EFTA still exists and now comprises Norway, Iceland, Leichtenstein and Switzerland. This is what is being referred to as ‘The Norway Option’ and a lot of nonsense has been spouted about it by MPs of all parties.
EFTA has a relationship with the EU and has a number of their own free trade agreements, but individual members are also free to make their own free trade agreements.
If we were to exit the EU and rejoin EFTA, we would revert back to where we were before we joined the EU. We would be part of a Customs Union with existing free trade deals, but still able to make free trade deals of our own, access EU programmes and the Irish border need not be an issue.
You don’t have to take my word for this though, as EFTA has a website which explains everything at www.efta.int. Do the research so you are ready to make an informed decision and if you like the look of EFTA, lobby your MP.
Martyn Sutton, Beaumont Place, Lancaster
Bring back polytechnics
I am pleased there are plans for those who failed to get three grade Ds at A-Level not to receive so much financial support to go to university.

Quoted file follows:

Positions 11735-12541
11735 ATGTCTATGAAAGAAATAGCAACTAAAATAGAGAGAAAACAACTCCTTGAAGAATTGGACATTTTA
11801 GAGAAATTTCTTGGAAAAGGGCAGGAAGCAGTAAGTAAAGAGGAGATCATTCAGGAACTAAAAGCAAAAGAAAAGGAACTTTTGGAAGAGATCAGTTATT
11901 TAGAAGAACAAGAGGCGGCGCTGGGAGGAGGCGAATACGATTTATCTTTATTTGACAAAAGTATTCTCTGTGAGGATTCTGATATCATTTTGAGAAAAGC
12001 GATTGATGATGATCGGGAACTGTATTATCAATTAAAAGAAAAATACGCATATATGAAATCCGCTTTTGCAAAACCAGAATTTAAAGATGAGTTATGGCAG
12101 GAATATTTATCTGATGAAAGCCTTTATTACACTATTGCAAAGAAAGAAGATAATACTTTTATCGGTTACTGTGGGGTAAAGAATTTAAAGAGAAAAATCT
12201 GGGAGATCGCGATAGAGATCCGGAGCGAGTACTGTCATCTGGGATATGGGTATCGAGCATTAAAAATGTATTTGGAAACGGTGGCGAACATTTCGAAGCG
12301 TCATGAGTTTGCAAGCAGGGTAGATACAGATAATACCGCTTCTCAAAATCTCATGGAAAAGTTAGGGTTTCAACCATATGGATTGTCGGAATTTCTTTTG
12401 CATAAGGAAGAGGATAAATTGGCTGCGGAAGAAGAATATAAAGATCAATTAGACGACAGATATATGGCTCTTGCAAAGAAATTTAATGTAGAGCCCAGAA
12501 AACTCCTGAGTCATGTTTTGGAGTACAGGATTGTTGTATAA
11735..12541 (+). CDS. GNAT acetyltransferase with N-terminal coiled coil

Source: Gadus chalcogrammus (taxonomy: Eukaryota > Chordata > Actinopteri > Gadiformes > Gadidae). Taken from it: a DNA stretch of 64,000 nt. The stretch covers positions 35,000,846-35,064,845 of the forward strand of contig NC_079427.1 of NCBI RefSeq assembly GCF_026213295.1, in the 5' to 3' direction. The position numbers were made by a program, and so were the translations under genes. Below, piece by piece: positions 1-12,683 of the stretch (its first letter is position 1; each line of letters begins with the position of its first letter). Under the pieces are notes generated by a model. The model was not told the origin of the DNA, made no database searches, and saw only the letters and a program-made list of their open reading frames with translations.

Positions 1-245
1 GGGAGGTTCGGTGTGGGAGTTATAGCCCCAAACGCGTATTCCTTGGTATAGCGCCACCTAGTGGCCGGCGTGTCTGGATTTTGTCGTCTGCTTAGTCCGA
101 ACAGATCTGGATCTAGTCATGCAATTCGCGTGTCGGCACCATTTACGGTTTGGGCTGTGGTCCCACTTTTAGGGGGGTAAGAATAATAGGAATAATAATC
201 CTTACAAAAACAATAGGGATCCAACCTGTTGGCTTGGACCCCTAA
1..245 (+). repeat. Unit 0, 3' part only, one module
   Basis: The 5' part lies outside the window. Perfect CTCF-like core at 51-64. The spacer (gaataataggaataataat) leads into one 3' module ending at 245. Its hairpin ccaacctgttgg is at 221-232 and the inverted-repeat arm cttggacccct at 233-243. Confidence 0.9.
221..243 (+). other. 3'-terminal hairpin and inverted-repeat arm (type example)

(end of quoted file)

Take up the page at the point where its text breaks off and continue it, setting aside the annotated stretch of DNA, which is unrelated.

Sadly, many students have been conned into thinking that a BA (Hons) degree is the same, whether obtained at Oxbridge or a former college of education.
It most certainly is not. We should convert some of our institutions back into polytechnics, and make them concentrate on practical subjects.
Tim Mickleburgh, address supplied
Attitudes to disabilities blight us
Negative attitudes towards disabled children and their families is a blight on our society that needs to be challenged.
I’m encouraging my neighbours to sign up to the charity Scope’s campaign on this issue.
Three-quarters of parents of disabled children across the country say they have
experienced negative comments from the public when they go out with their child.
Negative attitudes and inadequate support leave families feeling judged and isolated.
Now is the time for a new
Minister for Disabled Children and their families, who can lead Government thinking in how to tackle negative attitudes.
People can support the campaign by signing a petition or donating on Scope’s website at https://www.scope.org.uk.
Barbara Kirk, email address supplied
Protect the wildlife
It is very disappointing to see the proposals in the Government’s draft Environment Bill have been significantly weakened.
Our local wildlife and special places for nature require much more robust protection. The Government’s proposals fall well short of delivering the vital improvements our already fragile natural world so urgently needs.
We are calling on Ministers and MPs to rise to this once-in-a-lifetime challenge and show much greater ambition. Unless they do, we will continue to see our wildlife and habitats decline.